Excessive intake of alcohol, stress among top risk factors for heart attacks
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Today, more and more younger people are suffering heart attacks.
A study presented last year at the 67th annual conference of the Cardiological Society of India (CSI) found that the average age of patients with acute coronary syndrome (ACS) during a two-year period at the casualty of the Institute of Medical Sciences, Varanasi, was 30. More than 80% of the patients were smokers, 18% were obese, 59% had low levels of protective HDL cholesterol, and 29% had elevated lipoprotein(a) (LPA), which is known to increase the risk of heart disease and stroke. Around 69% of these ACS patients went on to suffer a heart attack.
“These troubling statistics are the result of the usual suspects—unhealthy lifestyle, poor dietary habits like consumption of excessive junk food, lack of regular exercise, low awareness of risk factors. But lots of new heart messes—excessive alcohol consumption, smoking, sleep deprivation—have been added to the mix, upping the heart attack epidemic,” says Nilesh Gautam, senior interventional cardiologist at the Asian Heart Institute in Mumbai.
Among the top risk factors is excessive intake of alcohol. According to a study published in January in the Journal Of The American College Of Cardiology, heavy drinking doubles the chance of an irregular heartbeat, raises the risk of a heart attack by 40%, and more than doubles the risk of heart failure. Dr Gautam says that even if one has no underlying risk factors or a family history of heart disease, alcohol abuse increases the risk.
“Smoking directly reduces the amount of oxygen in the blood and affects the blood vessels adversely, and is thus one of the common causes for heart attacks in young people, especially those who begin smoking young (in their early 20s),” says Rajpal Singh, consultant interventional cardiologist at Fortis Hospital, Bengaluru.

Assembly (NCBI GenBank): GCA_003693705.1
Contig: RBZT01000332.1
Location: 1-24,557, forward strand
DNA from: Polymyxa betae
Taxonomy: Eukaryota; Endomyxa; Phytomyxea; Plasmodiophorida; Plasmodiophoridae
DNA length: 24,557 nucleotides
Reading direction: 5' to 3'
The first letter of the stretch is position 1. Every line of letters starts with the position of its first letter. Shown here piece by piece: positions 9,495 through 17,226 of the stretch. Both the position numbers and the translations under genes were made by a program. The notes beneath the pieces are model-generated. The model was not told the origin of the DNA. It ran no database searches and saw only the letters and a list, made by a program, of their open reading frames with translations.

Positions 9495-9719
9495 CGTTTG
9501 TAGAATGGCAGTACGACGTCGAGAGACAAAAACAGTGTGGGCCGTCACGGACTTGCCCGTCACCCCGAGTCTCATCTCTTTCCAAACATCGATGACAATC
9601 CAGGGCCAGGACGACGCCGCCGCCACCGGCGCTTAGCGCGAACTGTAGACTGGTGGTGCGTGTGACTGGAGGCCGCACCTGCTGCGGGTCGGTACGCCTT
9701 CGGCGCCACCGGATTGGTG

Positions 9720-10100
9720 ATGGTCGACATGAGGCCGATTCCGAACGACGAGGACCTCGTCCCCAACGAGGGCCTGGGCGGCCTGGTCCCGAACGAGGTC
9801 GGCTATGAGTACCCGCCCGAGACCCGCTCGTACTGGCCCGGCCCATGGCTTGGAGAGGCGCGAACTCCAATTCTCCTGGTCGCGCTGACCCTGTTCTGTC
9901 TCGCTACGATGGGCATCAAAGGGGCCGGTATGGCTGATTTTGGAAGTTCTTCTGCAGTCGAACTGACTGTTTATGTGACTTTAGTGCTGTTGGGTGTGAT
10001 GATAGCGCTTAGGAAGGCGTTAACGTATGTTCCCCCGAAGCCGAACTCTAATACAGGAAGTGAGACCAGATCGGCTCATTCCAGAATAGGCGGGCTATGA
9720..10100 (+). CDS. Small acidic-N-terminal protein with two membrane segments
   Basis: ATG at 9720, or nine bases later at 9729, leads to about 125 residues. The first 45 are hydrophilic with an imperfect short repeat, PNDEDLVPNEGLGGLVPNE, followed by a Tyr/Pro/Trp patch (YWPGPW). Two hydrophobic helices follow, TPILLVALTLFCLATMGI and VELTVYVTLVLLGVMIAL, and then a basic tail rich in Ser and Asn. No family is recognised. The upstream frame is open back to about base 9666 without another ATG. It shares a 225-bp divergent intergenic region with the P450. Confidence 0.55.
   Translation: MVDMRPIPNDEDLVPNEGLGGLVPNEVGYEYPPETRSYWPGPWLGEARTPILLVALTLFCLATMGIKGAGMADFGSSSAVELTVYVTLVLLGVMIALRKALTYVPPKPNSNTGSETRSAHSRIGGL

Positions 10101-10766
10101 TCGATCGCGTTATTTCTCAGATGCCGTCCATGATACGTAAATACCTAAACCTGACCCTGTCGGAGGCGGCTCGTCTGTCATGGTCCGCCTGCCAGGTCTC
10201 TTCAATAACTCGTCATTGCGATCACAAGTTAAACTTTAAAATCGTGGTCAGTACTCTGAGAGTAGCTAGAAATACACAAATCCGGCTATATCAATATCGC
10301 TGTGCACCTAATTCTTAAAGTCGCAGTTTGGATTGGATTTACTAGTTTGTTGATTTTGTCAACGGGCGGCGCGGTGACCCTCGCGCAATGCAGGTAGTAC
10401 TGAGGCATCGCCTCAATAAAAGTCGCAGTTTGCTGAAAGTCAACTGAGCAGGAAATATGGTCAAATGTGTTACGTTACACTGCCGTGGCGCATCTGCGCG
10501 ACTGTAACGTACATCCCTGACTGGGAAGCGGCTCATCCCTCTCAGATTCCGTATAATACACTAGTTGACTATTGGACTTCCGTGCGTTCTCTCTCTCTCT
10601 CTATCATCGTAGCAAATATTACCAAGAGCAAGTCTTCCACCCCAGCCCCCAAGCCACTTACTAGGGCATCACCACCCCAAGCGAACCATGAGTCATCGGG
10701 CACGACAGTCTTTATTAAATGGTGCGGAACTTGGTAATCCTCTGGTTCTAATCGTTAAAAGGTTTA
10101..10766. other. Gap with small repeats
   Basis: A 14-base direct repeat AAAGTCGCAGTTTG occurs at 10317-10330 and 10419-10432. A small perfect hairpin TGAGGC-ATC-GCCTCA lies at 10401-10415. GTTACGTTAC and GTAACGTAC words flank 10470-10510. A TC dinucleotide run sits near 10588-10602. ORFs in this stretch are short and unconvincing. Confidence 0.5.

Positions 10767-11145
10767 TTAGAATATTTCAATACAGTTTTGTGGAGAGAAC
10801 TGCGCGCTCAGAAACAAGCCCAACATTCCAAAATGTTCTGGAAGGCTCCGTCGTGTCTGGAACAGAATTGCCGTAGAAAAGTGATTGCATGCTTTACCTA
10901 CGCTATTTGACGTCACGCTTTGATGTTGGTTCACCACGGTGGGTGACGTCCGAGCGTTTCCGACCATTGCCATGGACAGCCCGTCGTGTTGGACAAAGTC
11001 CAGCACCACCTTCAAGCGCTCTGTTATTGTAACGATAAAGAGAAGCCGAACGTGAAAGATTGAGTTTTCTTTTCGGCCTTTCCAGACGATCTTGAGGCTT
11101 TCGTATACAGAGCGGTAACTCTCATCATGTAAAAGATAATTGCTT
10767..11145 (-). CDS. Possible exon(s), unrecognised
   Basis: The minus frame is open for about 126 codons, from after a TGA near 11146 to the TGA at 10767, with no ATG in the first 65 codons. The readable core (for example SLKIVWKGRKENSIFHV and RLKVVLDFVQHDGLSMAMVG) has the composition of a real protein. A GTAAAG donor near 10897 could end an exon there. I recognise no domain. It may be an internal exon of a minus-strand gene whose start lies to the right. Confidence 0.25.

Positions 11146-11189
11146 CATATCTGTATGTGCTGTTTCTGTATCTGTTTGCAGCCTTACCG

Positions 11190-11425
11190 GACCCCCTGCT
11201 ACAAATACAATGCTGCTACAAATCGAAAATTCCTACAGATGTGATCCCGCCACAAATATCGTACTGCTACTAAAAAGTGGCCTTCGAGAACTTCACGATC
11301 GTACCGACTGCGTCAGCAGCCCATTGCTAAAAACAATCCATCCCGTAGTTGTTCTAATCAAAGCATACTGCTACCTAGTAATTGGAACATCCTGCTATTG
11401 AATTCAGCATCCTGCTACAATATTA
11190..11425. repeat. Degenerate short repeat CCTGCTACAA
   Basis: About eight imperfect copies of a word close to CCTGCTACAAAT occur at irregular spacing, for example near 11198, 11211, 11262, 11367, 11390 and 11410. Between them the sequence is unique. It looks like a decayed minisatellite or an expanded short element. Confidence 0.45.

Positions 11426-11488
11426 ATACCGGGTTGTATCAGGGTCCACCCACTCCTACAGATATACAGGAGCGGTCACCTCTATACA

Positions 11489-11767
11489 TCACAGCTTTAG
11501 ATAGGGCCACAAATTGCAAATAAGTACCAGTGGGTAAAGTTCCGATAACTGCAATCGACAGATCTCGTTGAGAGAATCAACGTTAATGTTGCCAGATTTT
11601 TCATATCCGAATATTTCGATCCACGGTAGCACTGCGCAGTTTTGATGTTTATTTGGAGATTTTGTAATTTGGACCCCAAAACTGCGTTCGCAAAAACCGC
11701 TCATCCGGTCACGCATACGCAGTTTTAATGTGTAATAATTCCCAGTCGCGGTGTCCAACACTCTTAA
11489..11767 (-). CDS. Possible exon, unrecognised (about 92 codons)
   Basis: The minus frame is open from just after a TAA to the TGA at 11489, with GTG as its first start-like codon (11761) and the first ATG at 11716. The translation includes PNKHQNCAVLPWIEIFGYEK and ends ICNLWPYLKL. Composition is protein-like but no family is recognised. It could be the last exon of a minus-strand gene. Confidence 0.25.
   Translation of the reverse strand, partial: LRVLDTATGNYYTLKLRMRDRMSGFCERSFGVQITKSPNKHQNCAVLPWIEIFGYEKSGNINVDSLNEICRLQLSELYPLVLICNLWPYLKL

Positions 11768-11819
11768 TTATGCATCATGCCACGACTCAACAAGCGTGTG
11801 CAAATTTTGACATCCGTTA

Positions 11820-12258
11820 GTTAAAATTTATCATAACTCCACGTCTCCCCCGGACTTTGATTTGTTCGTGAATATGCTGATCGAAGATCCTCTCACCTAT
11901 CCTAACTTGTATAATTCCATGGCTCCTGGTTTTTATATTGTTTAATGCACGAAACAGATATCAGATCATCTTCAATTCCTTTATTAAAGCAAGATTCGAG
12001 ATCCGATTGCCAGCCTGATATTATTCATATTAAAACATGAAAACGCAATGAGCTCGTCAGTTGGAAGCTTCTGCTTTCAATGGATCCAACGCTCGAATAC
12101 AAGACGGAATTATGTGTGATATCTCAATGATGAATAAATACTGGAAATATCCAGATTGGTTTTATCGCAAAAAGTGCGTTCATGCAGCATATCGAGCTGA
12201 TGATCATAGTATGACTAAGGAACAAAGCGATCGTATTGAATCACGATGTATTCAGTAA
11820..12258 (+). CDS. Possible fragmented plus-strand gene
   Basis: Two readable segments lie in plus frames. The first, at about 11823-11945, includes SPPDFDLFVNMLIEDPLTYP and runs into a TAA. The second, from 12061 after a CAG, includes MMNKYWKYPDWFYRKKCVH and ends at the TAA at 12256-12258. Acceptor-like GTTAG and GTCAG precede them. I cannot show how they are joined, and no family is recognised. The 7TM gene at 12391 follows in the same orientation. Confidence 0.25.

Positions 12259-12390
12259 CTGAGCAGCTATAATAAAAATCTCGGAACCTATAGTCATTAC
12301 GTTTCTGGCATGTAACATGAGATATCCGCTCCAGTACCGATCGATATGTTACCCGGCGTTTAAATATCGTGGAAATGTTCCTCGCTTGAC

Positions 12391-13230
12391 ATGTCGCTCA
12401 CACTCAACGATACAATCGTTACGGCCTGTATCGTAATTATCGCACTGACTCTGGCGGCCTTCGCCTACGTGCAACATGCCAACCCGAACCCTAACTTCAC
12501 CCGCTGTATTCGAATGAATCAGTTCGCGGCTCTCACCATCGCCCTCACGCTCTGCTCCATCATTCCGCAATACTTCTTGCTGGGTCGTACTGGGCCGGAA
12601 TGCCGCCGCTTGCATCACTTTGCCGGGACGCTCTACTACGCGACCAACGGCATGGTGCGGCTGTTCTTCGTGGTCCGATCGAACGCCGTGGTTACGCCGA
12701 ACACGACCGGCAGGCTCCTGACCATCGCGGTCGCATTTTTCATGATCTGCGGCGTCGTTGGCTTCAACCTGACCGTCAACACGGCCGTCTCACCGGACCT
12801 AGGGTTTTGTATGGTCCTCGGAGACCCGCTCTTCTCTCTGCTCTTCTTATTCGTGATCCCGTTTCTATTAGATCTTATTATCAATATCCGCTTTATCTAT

Steroids are a big risk factor too. These fight inflammation and are often prescribed for conditions such as asthma, inflammatory bowel disease, and inflammatory arthritis, “but overuse can increase the risk of developing high blood pressure, diabetes and obesity, which are major risk factors for heart disease”, warns Dr Gautam. Also, anabolic steroids, prescription-only medicines that are increasingly being taken without medical advice by the young to increase muscle mass and improve athletic performance, are harmful for the heart. “These are associated with high blood pressure and an increased risk of left ventricular hypertrophy,” adds Subrat Akhoury, associate director, Cath Lab & interventional cardiologist, Asian Institute of Medical Sciences, Faridabad.
Sleep deprivation is an important yet often overlooked factor, according to Rajneesh Kapoor, senior director, interventional cardiology, at Medanta—The Medicity in Gurugram, adjacent to Delhi. “We conducted a study spread over two-and-a-half years at our hospital on 104 patients who were below 40 years old and were physically fit. We found that 68 of them were sleeping less than 6 hours in a day,” he shares.
“Sleep deprivation upsets the balance of the key hormones leptin and ghrelin, which regulate the appetite. Sleeping for a minimum of 7 hours can reduce the risk of fatal heart attacks immensely, and combined with other healthy habits such as exercise, the risk of heart attack can be reduced by as much as 83%,” he adds.
A study published in May in the Journal Of The American Heart Association found that not getting enough sleep can double the chance of dying from heart disease or stroke in people with metabolic syndrome and risk factors like diabetes, obesity, high blood pressure and cholesterol.
Stress too is dangerous. “Unfortunately, the level of stress cannot be measured (unlike blood pressure ) but it plays a crucial role in aggravating different disorders, particularly heart disease,” says Dr Gautam.
Many seemingly perfectly healthy people “suddenly” get heart attacks because their arteries are not perfectly healthy and they don’t know it. “Contrary to popular understanding, most heart attacks don’t strike in severely blocked arteries. Instead, inflammation of the arterial walls is critical as it can destabilize plaque, causing it to rupture and tear the blood vessel lining, creating a clot,” explains Dr Kapoor, who advises disciplined lifestyle and food choices to keep inflammation low in the body.